Another exciting thing this year has been the addition of several self-watering containers, which have been so successful that there will be many more by season’s end.  These should last several years, and can be replaced easily and cheaply when they finally fall apart.  There are some pages on the Internet about how to construct these, though one of the best was taken down because the author used Earthbox in the name.  This is a brand of high-quality, and very high-priced self-watering containers, and the manufacturers were not happy about that person using their name.  He hasn’t gotten around to changing the document and re-posting it to the web, but you can probably find it archived on Google – I did (look for “homemade earthbox, then choose the Cached link”, or try “self-watering container” but you’ll mostly get links for a lot of expensive ready-made ones).  I also read an excellent book, “Incredible Vegetables from Self-Watering Containers” by Edward C. Smith, which covers everything about using, but nothing about constructing them.  There is a blurb about modifying a conventional container with a self-watering insert, but these don’t hold much water and I can’t seem to find them anymore.  Someday when I have some time, maybe I’ll post my version of how to construct these, one that doesn’t involve cutting 4” PVC pipe, a feat too hard for me to do with a hacksaw.  I can tell you now – there are easier ways.  Email me if you’d like more info, but a quick tip if your container will not be moved is to use a concrete block instead – works perfectly and nothing needs to be done to it – no drilling or anything, since it is very porous, and it will hold up the false bottom in a very stable way.  We had some lying around and didn’t know where to put them until this thought struck.  You could also use bricks for support and pond baskets or ordinary old nursery pots with holes drilled or cut into them for the soil wick.  Using Ed’s book, we determined the best things to grow in self-watering containers and what capacity each of these plants needs.  Right now, we have one of salad greens, two of small melons, and one with a tomato, with several more tomato and pepper and eggplant ones to be constructed this month, and three or four more for salad greens, since we will plant one of these per month for a good rotation of cut-and-come-again greens.  The salad green ones we use two storage bins for, and no support is needed between them.  For the others, we used the bin’s lid as the false bottom, saving around $6 on the cost of each container.  For cucumbers, we will make some by nesting the containers we already have inside food-grade 5-gallon buckets, using old cloth to make several wicks for each, and drilling more holes in the bottoms of the top containers for better air circulation.  A watering tube of old hose and an overflow hole drilled in the bucket will complete the design.  A funnel is useful for filling these, as the hose is fairly small.  The others we made have 1-1/2” PVC pipe watering tubes, which are easy to put the end of the watering hose into.  All our containers are wicking very well, keeping the soil evenly moist all the time.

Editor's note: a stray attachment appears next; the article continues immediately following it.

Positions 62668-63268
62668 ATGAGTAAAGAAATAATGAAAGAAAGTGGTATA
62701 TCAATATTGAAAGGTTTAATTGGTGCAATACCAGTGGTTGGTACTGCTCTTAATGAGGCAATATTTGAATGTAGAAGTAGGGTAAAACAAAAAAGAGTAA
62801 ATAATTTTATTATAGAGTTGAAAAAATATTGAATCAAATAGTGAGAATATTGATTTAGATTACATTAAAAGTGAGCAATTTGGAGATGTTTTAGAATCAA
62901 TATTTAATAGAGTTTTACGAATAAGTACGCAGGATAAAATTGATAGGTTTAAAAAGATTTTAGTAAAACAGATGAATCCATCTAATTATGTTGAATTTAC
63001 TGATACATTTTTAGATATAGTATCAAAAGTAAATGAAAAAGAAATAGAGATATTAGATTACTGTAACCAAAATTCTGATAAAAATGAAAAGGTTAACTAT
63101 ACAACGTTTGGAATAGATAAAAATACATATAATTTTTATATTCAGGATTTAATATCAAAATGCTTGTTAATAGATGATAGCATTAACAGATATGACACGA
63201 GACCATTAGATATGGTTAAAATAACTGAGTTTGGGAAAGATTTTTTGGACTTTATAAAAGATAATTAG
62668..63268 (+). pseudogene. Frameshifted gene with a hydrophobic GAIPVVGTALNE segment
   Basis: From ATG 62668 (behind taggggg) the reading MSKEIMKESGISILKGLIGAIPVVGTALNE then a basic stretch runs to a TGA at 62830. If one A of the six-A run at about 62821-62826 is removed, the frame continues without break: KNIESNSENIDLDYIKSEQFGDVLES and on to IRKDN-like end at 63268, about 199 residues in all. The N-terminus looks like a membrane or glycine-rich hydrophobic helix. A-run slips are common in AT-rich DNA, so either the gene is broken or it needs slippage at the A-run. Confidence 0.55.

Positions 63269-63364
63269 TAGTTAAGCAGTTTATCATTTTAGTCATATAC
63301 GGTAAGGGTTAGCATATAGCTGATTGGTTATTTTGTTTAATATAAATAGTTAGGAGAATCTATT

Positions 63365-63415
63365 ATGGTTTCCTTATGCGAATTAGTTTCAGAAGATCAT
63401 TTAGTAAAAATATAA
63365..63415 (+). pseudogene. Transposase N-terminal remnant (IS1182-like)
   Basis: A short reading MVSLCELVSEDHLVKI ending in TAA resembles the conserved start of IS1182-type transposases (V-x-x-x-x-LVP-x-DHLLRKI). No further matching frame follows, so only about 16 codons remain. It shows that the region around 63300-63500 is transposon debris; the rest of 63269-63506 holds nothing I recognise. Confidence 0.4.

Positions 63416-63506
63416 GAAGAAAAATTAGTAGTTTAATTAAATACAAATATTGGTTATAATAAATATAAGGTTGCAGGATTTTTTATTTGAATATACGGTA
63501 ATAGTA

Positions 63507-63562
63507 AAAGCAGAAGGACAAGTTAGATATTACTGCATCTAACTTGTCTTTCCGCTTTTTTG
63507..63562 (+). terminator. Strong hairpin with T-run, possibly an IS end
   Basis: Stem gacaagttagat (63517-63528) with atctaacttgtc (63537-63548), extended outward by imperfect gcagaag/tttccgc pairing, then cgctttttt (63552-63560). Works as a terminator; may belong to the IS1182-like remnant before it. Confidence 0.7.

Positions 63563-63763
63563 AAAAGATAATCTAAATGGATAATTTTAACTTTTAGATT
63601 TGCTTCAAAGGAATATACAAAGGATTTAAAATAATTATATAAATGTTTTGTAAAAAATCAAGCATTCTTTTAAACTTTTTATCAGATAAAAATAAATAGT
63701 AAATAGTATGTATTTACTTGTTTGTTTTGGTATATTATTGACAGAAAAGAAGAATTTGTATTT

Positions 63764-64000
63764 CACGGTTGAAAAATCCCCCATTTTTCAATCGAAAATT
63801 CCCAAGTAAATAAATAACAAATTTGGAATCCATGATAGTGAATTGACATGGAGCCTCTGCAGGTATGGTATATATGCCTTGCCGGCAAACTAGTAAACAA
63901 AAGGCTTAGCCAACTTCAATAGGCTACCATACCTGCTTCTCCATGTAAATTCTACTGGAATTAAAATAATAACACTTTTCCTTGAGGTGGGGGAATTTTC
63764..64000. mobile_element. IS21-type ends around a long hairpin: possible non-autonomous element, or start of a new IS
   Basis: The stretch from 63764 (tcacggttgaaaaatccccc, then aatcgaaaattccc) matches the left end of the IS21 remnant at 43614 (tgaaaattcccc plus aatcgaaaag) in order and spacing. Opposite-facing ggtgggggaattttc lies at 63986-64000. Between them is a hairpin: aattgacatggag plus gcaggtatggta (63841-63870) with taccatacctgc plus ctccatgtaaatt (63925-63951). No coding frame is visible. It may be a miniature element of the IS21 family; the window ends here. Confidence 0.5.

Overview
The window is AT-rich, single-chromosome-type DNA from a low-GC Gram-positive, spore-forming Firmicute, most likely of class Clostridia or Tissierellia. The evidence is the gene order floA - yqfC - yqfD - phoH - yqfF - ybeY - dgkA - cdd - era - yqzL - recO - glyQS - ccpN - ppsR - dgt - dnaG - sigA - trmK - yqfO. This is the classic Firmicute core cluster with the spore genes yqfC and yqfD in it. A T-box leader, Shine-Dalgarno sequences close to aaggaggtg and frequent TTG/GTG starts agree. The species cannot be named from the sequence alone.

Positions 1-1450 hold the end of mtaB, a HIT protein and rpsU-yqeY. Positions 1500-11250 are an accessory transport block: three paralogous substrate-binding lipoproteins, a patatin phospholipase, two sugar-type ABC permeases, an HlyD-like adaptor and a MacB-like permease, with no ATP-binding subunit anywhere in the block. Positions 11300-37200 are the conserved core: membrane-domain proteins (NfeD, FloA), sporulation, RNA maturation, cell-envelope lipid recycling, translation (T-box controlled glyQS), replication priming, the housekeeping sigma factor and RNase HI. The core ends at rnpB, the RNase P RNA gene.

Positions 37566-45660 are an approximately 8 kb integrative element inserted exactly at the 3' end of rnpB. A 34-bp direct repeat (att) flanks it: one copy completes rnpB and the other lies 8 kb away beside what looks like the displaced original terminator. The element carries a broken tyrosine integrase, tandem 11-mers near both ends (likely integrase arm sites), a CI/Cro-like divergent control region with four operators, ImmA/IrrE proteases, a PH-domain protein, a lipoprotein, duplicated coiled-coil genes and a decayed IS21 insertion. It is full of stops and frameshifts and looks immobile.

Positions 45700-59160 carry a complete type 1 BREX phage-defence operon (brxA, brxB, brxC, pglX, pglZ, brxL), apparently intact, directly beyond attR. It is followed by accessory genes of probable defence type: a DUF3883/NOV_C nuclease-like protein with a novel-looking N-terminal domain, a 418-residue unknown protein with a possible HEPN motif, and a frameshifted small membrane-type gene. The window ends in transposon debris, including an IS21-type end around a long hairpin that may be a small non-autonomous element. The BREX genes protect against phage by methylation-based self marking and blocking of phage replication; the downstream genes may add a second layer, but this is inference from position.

Self-watering containers with salad greens and small melons

Click here for the Potager Plan for 2008-9, and here for the Crop Chart.  The chart lists all the herbs, edible flowers and vegetables we are growing this year, whether starting with seeds or plants, the sources we got them from, where they are planted, and dates of planting/sowing, sprouting, transplanting, and harvesting.  We haven’t planted all the types of seeds yet (only most of them :)), but will as the season progresses.  There are around two hundred varieties in our back garden this year.  Within six weeks, we were able to harvest cabbage family greens, and everything else is beginning to come ready now, after about two months.  Letuces and radishes are faster, but we couldn’t plant them until mid-October, when the hot weather broke.  More varieties of herbs will be added, as we will soon be ordering from Seminole Springs Antique Rose and Herb Farm, Logee’s, and Richter’s Herbs.